“We have made big improvements in air quality in Glasgow but poor air remains a public health concern and a major social justice issue for the city.”
Glasgow has been widely criticised for not being ambitious enough with plans for its Low Emissions Zones which are due to be detailed further this week.
In particular, city chiefs have been slated for exemptions to the worst polluting vehicles such as buses and lorries, rather than including them from the start.
But she claimed: “The forthcoming Low Emission Zone will make significant reductions to air pollution in the city centre. Our LEZ will be the first in the country and will deliver cleaner air for the people of Glasgow.”
Also present will be an electric luxury Tesla car, electric vehicles, including a Renault Zoe, a Renault Kangoo ZE electric van, a Nissan Leaf and an electric BMW i3 and the company’s hybrid i8.
The boom in car clubs is to be highlighted by two companies, Co-Wheels, which has 36 cars and around 1,400 members in Glasgow, and another firm, Enterprise Car Club.
An electric ‘Hackney Cab’ taxi that will also be parked up in the square.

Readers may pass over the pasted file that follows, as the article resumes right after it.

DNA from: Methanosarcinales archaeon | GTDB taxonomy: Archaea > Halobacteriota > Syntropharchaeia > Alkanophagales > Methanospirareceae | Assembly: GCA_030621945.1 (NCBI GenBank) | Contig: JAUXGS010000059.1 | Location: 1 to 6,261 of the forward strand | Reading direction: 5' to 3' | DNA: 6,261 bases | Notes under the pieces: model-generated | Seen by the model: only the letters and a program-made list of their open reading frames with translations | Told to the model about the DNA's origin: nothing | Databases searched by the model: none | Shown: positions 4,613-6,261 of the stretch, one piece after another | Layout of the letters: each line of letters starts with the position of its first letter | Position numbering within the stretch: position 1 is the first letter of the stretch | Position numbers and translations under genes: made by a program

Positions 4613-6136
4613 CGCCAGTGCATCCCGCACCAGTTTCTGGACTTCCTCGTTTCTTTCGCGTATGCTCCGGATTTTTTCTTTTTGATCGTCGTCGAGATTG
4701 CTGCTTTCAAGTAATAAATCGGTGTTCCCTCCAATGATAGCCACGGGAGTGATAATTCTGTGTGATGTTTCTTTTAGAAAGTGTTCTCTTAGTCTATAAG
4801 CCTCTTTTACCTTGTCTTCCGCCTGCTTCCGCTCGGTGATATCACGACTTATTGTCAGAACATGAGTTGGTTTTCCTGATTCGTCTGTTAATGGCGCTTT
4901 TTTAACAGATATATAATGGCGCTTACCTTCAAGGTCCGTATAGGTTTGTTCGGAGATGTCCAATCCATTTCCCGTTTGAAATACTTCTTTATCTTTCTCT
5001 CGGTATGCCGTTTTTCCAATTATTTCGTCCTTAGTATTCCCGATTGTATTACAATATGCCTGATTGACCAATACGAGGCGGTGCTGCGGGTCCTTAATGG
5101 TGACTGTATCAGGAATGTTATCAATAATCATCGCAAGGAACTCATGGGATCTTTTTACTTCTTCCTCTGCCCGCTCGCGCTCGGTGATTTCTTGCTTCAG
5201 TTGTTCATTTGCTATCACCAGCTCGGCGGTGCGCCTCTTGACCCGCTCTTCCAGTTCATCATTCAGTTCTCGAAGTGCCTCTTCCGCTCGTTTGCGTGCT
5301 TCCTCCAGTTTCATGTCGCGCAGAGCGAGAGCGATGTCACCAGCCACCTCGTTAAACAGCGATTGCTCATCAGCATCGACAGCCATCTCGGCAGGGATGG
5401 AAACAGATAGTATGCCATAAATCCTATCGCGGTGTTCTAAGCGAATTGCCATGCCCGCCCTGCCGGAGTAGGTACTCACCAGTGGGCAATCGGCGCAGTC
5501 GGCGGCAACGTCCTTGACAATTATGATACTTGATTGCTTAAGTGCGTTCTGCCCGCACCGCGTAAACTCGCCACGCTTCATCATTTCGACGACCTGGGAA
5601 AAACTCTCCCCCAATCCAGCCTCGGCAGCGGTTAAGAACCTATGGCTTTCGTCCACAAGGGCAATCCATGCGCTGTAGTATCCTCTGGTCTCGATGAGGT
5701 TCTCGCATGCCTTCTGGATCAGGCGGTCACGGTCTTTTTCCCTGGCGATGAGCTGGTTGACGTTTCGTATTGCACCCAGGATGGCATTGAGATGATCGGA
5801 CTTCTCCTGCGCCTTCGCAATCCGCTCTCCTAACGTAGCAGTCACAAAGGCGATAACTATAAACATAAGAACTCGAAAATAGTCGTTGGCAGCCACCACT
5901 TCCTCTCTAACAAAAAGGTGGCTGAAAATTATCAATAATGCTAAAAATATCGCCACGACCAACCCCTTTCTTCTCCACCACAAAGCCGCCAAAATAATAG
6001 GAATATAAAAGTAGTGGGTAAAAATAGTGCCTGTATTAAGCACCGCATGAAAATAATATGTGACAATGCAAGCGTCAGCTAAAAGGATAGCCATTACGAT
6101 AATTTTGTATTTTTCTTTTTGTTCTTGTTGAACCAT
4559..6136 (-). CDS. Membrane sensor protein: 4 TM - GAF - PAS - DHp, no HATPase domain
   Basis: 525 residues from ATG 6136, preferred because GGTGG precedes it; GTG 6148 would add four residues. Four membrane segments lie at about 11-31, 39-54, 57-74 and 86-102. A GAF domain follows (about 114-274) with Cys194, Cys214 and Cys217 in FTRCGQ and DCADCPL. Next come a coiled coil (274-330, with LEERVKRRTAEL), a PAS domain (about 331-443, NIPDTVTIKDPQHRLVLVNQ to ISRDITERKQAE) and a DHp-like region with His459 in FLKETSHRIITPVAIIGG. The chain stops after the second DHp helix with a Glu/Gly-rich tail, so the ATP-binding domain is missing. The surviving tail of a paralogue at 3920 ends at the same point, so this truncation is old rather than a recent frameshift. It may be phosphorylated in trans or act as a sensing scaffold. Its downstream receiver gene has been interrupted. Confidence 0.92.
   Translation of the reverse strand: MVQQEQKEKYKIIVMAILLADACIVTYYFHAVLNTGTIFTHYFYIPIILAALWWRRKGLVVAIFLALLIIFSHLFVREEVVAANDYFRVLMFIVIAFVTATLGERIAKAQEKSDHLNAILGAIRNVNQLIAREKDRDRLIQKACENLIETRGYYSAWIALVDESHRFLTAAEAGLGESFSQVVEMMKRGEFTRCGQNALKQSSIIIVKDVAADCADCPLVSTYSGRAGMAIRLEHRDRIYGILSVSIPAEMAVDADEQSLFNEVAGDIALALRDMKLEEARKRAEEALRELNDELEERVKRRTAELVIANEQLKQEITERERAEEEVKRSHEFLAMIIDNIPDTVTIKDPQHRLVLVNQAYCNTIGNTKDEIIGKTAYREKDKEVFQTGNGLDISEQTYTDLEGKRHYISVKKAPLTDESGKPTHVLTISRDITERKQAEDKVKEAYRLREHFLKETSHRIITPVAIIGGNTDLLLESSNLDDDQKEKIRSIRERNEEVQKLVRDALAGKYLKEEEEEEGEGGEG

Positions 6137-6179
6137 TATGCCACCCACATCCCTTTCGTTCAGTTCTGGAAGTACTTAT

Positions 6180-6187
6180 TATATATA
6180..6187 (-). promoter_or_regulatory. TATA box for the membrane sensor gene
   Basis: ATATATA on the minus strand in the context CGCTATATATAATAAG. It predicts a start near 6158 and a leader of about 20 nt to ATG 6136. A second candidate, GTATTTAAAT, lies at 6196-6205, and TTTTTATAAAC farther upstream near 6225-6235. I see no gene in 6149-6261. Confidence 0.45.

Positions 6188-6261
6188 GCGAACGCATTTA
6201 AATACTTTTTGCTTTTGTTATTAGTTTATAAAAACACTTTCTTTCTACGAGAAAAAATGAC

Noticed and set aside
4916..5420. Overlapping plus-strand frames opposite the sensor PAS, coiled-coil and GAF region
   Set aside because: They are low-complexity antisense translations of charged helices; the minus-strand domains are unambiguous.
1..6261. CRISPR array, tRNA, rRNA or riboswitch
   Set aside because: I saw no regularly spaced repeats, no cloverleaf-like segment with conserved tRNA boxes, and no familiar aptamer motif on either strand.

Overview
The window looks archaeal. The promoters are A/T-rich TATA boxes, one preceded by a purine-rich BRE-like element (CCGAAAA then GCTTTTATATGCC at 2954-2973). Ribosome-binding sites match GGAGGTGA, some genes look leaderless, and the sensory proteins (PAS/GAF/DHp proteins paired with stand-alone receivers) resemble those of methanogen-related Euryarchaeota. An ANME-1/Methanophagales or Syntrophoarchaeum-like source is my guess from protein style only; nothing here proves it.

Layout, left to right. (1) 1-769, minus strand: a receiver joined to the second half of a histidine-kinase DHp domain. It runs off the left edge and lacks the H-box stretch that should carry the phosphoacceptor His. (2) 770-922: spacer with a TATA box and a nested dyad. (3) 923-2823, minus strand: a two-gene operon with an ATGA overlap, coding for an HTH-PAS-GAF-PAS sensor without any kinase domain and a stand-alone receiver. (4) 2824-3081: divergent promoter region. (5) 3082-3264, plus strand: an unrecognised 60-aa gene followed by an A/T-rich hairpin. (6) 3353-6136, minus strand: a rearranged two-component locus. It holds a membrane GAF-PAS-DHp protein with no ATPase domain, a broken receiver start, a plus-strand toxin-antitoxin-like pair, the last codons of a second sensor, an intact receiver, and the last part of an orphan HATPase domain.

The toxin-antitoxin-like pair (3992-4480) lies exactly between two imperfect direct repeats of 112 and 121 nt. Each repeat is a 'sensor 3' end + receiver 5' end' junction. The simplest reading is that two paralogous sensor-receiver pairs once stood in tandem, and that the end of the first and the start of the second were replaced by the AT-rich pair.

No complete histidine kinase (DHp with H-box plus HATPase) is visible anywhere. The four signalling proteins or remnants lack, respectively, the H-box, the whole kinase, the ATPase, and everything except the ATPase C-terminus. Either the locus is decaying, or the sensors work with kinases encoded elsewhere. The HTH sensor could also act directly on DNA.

A spokesperson for the car’s manufacturers, the London EV Company said: “The taxi sector is leading the charge when it comes to reducing dangerous emissions from city centres through innovative electric vehicle technology.”
Officers from Cycling Scotland will be on hand to train youngsters to gain the confidence needed to cycle in safety along a special course in the sealed off street directly outside the City Chambers.
Katharine Brough, the charity’s Head of Behaviour Change, said: “Toddlers will have the chance to learn to cycle on balance bikes in George Square through the inspiring Play on Pedals programme.
“There will be a ‘Bikeability’ showcase in front of the City Chambers, demonstrating how older children are gaining skills and confidence to cycle on-road. These events will show the appetite for more people of all ages and backgrounds to enjoy cleaner air and a healthier environment.”
Scottish Cycling will also have a stand promoting its organised bike rides, and especially its popular women-only Breeze Rides which are encouraging thousands of riders to dust off their cycling gear and get cycling.